OTT (the delivery of video content direct to fans via the internet) has quickly become one of the most talked about sports marketing topics of the new year. Facebook’s recent appointment of Eurosport’s Chief Executive, Peter Hutton, is a clear signal of intent that the social media giant would love to provide more OTT content and claim a slice of the ever-spiralling valuation of sports broadcasting rights. But behind all the recent hype and speculation, what does the future really hold for OTT? Are we going OTT about OTT? Last week I attended #DSManchester to listen to a panel of sports industry experts discuss whether the hype around OTT is justified.
Heading up the panel and hoping to referee a healthy debate was our very own Founder, Fiona Green. The panel consisted of a mix of sports rightsholders and broadcasters, Ben Gallop from BBC Sport, Mark Foster from the Rugby Football League, Matt McKiernan from StreamAMG and Jessica d’Ardenne from DAZN. Here are some of my key take-aways:
OTT Stimulates High Levels of Fan Engagement
Sports fans love to engage with authentic and meaningful OTT content. The level of appreciation and engagement from fans through OTT channels is much higher than traditional broadcasting.
“We streamed a rugby league game with one camera, it was pissing down with rain and the camera operator had to keep wiping the lens! But you know what? People loved it!” Mark Foster, Rugby Football League
These higher levels of engagement provide rightsholders with the chance of building closer relationships with their fans, not only locally but globally too. OTT content offers fans living on the other side of the world a chance to engage with the club and feel a part of its closer fanbase.
Data is Important
The importance of data collection and usage was stressed throughout the evening from both sports rightsholders and broadcasters. Collecting data from OTT channels provides rightsholders with key insights into what content is most popular with fans, empowering them to produce content their fans want to see. Furthermore, data collection allows broadcasters to personalise fans viewing experience by serving content they are most likely to enjoy. Ben Gallop from BBC Sport hammered home the fact that fans don’t mind providing some data to trustworthy sources, in the knowledge that this will tailor and improve their viewing experience. A Liverpool FC fan probably doesn’t want to watch the highlights of Man Utd’s under 21’s, so broadcasters can use data to provide the right content to the right fan.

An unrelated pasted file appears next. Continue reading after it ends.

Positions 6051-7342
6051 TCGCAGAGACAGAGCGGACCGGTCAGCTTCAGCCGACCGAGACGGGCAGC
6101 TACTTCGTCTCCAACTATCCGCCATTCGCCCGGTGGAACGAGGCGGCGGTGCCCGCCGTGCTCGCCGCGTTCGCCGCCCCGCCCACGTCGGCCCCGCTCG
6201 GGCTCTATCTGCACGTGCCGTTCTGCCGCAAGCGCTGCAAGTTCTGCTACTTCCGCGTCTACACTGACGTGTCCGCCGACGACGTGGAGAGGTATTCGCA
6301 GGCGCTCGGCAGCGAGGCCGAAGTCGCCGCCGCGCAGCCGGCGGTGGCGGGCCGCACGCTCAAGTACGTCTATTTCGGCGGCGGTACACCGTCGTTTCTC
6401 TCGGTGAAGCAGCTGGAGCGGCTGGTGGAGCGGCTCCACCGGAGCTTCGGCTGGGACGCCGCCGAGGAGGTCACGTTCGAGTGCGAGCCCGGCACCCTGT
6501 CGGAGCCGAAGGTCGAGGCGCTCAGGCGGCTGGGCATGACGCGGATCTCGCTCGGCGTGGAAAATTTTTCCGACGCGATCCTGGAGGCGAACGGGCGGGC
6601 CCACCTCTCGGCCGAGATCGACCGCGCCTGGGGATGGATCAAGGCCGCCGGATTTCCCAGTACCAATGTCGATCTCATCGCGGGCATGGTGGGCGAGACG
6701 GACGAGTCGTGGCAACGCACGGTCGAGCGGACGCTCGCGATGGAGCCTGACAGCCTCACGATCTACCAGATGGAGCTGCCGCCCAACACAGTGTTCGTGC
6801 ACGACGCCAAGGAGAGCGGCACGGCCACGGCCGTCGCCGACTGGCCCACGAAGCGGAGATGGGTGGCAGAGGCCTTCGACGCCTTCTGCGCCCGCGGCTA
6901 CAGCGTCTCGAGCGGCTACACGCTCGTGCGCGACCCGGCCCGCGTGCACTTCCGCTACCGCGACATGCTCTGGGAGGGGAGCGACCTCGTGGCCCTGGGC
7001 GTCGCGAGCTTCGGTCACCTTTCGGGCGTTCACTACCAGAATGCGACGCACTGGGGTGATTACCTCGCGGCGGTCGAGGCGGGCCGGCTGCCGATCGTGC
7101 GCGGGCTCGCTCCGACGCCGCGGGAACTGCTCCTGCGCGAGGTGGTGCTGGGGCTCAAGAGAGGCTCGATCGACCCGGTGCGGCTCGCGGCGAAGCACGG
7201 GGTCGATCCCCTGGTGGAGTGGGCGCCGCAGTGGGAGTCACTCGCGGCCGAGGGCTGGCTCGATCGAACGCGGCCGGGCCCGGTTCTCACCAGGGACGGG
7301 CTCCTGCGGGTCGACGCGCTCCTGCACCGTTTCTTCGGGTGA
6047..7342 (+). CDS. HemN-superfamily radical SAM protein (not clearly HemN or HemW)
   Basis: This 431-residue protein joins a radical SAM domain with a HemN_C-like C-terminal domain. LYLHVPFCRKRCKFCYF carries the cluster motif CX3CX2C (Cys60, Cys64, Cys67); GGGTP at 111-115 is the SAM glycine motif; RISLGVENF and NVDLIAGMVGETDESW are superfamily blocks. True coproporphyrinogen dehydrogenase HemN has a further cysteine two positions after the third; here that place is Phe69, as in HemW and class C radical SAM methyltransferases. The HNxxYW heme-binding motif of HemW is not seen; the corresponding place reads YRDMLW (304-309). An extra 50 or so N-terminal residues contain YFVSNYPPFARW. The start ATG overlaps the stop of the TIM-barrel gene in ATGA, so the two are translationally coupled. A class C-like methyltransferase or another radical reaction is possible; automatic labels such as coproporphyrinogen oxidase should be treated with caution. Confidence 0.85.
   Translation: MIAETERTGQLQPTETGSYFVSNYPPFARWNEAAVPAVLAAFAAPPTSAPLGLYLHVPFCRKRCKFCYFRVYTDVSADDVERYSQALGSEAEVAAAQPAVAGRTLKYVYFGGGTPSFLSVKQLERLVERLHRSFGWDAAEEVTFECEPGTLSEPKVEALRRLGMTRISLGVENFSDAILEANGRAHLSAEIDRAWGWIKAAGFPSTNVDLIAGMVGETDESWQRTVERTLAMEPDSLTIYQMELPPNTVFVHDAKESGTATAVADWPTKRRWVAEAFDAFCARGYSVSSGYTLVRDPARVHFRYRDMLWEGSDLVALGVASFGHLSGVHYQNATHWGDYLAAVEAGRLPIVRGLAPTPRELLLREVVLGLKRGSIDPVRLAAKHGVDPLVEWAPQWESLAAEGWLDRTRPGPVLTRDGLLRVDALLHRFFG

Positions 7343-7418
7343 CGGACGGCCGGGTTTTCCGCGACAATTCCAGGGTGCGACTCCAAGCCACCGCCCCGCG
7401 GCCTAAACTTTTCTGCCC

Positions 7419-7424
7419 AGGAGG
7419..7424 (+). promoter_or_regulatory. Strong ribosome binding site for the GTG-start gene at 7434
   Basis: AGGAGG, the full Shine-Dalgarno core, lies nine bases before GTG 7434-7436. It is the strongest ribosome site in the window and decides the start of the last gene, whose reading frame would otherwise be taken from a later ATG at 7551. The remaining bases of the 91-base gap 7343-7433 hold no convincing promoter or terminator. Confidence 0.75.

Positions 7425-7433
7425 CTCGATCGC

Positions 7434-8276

All panellists were in agreement that broadcasters such as the BBC currently have a more stable platform and wider audience reach than rightsholders. Many rightsholders cannot rely on OTT channels alone just yet. ‘YET’ being the key word here. We know fans have an appetite for OTT and in the near future many rightsholders may have built up a digital following large enough to bypass the major broadcasters and stream content directly to fans themselves!
To conclude, are we going OTT about OTT? I don’t think we are, and more importantly, neither do the experts! OTT is a part of our lives now, like TV and radio. If rightsholder combine quality OTT content with a smart use of data, they can create meaningful and personalised engagement with their fanbase.
“We’ve been through one disruption with the invention of satellite TV and now we’re going through the second one with OTT” – Ben Gallop, BBC Sport
If you would like to know more about how Winners can help you utilise data to help you send the right message, to the right person at the right time, please do get in touch.